Dish thumbnail 1
Dish thumbnail 2
Image of Gallery in South Kensington
On display at V&A South Kensington
Europe 1600-1815, Room 1

Dish

ca. 1700-1800 (made)
Artist/Maker
Place of origin

The Tara Barsei region, ‘Burzenland’ in German, is located in Romania, in the south eastern part of the province of Transylvania. Brasov is the regional capital and is one of the seven fortified towns (‘Siebenburgen’) of the Saxon lands.

In the 12th century, these lands were incorporated into the Kingdom of Hungary and Magyar settlers (Szeklers) were transplanted to this heavily forested and hilly region. In spite of this migration, there were insufficient numbers of settlers to develop the area economically and to defend the region from eastern invaders. The Hungarian King, Geza II, invited settlers from the Germanic lands to the northwest and many moved into the area. They were collectively known as ‘Saxons’ although more recent dialect studies indicate a Lower Rhineland origin.

The Saxon settlers came to dominate this region and its mixed population of Romanians and Hungarians; maintaining a distinctive culture and language. In the 20th century, after the region came under Romanian rule and then later under Romanian communist control, the power of the Saxons greatly declined. Many left and settled in Austria and the newly unified Germany. Today, there is only about 4% of the Saxon population left in Romania.

It is believed that potters from the western, Hungarian, part of the kingdom had settled in the region in the 17th century bringing their technique of slipware decoration. Combining this technique with a sombre palette of blue on white, perhaps in imitation of the decoration on Rhineland stoneware, they produced a distinctive pottery form characteristic of Tara Barsei. The clay is buff-coloured and is covered with a white slip; the decoration is applied in cobalt blue in thick impasto. This characteristic pottery is still produced today but the blue decoration is flat, lacking the depth and richness of the original pottery.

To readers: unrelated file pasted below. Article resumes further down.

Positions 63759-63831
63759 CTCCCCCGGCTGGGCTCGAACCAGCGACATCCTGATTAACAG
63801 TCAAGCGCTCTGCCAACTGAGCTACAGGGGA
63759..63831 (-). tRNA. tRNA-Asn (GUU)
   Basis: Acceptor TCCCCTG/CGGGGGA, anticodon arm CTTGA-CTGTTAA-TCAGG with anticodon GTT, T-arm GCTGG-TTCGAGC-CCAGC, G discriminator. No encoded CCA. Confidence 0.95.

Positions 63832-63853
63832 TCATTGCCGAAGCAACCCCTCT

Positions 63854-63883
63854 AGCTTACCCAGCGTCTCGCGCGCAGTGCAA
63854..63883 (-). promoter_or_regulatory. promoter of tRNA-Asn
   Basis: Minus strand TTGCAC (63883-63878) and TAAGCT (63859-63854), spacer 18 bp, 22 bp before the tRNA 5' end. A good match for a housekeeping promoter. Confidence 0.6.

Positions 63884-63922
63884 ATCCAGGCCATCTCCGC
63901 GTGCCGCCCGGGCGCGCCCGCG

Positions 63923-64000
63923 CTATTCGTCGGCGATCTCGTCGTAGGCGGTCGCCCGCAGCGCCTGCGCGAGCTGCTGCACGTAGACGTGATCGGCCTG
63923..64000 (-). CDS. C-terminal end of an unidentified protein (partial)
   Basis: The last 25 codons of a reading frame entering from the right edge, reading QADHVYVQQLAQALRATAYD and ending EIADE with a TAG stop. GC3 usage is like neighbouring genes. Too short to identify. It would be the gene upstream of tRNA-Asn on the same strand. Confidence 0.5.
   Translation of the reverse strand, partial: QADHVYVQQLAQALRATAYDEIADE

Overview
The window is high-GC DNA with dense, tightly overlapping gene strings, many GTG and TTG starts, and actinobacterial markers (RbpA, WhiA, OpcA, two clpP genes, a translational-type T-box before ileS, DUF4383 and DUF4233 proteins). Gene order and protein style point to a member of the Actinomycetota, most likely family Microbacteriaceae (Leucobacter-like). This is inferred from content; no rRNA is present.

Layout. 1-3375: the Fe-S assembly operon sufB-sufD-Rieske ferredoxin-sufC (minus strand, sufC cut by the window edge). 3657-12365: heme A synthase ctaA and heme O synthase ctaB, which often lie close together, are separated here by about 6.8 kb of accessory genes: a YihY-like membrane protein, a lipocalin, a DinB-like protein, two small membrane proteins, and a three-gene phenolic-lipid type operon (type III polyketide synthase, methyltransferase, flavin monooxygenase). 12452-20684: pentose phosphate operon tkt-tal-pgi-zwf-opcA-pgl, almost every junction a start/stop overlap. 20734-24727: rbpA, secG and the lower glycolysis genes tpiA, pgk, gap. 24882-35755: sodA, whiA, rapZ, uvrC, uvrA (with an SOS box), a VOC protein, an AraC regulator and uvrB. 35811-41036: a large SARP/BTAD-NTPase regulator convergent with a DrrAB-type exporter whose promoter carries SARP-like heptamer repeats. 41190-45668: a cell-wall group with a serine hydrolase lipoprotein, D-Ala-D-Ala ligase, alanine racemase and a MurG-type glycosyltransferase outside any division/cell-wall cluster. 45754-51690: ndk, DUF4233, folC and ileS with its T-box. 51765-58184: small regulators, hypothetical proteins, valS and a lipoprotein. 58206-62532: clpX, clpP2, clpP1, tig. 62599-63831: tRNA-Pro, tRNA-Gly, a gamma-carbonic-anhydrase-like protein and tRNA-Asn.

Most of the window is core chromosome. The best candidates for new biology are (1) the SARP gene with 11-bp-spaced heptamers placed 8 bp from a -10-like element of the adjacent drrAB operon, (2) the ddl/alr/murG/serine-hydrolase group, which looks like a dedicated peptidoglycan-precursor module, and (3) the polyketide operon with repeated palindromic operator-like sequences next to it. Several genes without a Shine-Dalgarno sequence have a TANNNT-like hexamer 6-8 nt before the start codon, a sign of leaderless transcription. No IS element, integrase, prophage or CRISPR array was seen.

The open-air Village Museum in Bucharest contains a wide range of traditional Romanian, Hungarian and Saxon homes. Many of these homesteads were re-located here along with their original contents. Dishes such as the one here were displayed on racks high up on the interior walls, indicating an appreciation of the artistic ability of the regional potters.


Object details
Categories
Object type
Materials and techniques
Lead-glazed earthenware decorated with thick impasto cobalt blue
Brief description
Earthenware dish with decoration in blue on a white slip and under a clear glaze. Romanian (Tara Barsei region, Transylvania), 18th century.
Physical description
Dish, deep middle and wide sloping rim. Painted with conventional fruit and flowers with foliage, those on the rim springing from a continuous wavy stem.
Dimensions
  • Height: 74mm
  • Diameter: 366mm
Gallery label
  • Dish Made in Austria about 1700-1800 Lead-glazed earthenware decorated with coloured slips 843-1901(16/07/2008)
  • Dish with decoration in thickly applied blue on a white slip, Romania (Tara Barsei region, Transylvania), 1700-1800 843-1901(2010 (TAB))
Credit line